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What A Way To Watch A Program Die

Posted by Ryne E. Hancock on September 29, 2007

When I predicted that the Tigers would go 4-7 this season and build on that to possibly return to a bowl in 2008, the main reason for this was that in the first year without DeAngelo Williams giving opposing defenses hell, the Tigers were going to struggle anyway because of the lack of a running game — although in 2006 Joseph Doss did do some damage as DeAngelo’s replacement.

But the actual reason, from what I as well as everybody else saw last season, was the fact that the defense couldn’t stop anyone in the second half, much less a caboose rolling down the tracks along Southern Avenue — which as we all know here in Memphis, resulted in the firing of Joe Lee Dunn last year.

Wh,o from the looks of things, is doing very well these days as head coach of the Ridgeway High Roadrunners, a lofty fall for a person who was among one of the best defensive coordinators in all of college football during his time on Jackie Sherill’s staff at Mississippi State.

But the fall of Dunn, as well as the departure of those who helped build that program from a hobby-like activity to kill time before the official start of basketball practice to a bowl participant, brings me to my next point about the current state of the football program, a realization that the loss of probably the greatest Tiger ever to don a Tiger football jersey was not going to only be felt by the Tiger Nation for only a year but maybe even longer.

There is no word, or expletive, that could explain what has happened to this program as after blowing a 25-point lead against Arkansas State Thursday night — the first time that’s happened in 50 years — and now the Tigers have lost 13 of 16 games dating back to the 2006 season.

No word at all except the fact that something, if anything, needs to happen if these guys want to salvage their season — like a meteor shower or some motivation from movies like “300,” or any of the “National Lampoon” movies, to get these guys in shape or, for that matter, their heads into the game.

You can say that the reason for this is because no one wants to play at a school where they’ll be nothing more than second-class citizens at a school that is known for basketball or a conference that rarely gets time on ESPN or even a mention on Sportscenter.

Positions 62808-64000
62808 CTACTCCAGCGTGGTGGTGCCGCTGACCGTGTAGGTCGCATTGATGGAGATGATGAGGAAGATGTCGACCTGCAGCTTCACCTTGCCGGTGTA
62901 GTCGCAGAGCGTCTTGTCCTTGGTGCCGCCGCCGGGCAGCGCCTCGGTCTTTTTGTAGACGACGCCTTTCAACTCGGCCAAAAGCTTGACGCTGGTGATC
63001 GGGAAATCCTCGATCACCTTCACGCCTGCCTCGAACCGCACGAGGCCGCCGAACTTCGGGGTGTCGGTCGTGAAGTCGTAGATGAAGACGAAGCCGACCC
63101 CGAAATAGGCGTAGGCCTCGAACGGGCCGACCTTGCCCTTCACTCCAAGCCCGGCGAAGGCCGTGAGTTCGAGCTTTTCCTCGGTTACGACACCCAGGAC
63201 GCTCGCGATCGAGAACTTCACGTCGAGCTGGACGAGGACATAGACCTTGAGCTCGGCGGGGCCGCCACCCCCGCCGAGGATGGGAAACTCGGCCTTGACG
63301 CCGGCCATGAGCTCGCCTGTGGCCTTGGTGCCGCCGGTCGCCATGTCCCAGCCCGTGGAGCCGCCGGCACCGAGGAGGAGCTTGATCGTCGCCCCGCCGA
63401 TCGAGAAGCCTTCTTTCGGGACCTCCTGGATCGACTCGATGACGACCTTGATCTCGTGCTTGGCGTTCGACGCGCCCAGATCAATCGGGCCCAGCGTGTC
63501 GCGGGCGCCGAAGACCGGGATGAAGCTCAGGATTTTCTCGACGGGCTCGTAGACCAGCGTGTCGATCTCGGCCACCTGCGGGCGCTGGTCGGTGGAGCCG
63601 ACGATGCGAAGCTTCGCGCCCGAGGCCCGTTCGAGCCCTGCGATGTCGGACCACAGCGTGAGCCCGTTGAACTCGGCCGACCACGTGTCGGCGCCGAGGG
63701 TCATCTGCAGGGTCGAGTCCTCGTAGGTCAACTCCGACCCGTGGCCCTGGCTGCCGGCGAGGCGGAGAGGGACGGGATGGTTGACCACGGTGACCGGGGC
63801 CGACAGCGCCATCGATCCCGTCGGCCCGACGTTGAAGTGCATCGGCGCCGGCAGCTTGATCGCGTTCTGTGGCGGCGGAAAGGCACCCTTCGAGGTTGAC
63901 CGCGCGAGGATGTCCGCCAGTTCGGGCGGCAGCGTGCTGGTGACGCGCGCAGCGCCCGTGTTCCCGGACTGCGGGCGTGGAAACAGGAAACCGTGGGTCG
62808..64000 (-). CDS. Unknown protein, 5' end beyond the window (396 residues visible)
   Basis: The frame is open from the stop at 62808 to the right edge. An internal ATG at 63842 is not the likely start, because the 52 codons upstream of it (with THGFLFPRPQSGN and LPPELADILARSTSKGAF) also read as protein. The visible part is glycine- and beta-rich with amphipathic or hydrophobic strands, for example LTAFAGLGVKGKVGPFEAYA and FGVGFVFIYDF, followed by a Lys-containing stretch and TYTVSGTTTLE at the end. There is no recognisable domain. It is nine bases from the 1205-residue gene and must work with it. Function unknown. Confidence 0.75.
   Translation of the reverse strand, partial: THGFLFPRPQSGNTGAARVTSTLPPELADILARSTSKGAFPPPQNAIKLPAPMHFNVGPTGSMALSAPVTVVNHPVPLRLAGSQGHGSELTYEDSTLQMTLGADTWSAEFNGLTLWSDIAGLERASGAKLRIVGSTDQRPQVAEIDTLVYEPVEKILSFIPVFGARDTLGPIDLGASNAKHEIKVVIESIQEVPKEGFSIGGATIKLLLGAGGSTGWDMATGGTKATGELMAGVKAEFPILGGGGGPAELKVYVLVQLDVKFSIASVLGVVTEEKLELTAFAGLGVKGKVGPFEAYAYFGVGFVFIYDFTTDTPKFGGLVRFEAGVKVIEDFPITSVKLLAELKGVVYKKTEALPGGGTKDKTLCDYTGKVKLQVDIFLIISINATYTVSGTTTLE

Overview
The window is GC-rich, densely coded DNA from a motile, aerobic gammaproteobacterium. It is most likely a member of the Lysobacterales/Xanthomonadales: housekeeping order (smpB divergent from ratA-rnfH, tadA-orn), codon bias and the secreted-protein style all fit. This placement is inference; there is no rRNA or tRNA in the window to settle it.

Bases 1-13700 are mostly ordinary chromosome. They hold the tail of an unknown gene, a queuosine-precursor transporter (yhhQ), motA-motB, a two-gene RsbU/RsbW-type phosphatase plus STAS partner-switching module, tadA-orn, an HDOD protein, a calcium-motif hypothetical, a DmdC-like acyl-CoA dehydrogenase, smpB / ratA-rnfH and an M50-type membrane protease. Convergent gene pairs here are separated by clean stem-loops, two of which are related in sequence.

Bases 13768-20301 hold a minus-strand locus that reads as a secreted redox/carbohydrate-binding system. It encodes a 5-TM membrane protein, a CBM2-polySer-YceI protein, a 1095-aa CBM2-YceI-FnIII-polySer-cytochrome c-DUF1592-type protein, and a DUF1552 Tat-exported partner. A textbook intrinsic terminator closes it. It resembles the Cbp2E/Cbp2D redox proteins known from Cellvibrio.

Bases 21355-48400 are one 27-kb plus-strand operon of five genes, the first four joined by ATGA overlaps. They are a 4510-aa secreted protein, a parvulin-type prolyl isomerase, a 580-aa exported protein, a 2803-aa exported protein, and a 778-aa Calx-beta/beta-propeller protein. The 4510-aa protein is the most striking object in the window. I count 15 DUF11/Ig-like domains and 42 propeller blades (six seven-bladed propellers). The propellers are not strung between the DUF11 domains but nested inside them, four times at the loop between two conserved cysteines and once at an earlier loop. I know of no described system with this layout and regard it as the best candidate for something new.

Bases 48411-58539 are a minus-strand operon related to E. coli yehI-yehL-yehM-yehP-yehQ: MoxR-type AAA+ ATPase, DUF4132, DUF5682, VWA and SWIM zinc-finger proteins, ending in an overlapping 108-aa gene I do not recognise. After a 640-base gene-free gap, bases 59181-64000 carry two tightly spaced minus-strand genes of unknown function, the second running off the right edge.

But that’s no excuse as Southern Miss has been successful for years as not only an independent, but as a member of Conference USA and their core recruiting base has Louisana State, Ole Miss, Mississippi State, Alabama, and Auburn knocking on the doors of high school kids in Forrest County, Mississippi.

The real truth of the matter is the fact that instead of going after blue-chippers, the Tigers, who have been at or near the bottom in football recruiting for the last two years, recruit guys who are more than likely to suit up for East Tennessee State instead of Mississippi State.  In other words, leftovers that were given to the program from places like Florida, Georgia, and even the Memphis area. How can you win with players that are, at best, I-AA material?

Answer that, Mr. West.

It’s tough to explain to someone that the Tigers can turn it around, given the fact that on Tuesday night, the Tigers welcome a winless Marshall team that, a week ago, was all but carried off the field in body bags against Cincinnati to bring an end to the mini-marathon that has been the last three weeks for the team.

That’s like me telling you that DeAngelo Williams’s clone is going to walk through the tunnels of the Liberty Bowl driving Marshall’s defense crazy.

But there is one thing Tiger fans should be happy about as we head into October.

Basketball season is just around the corner.

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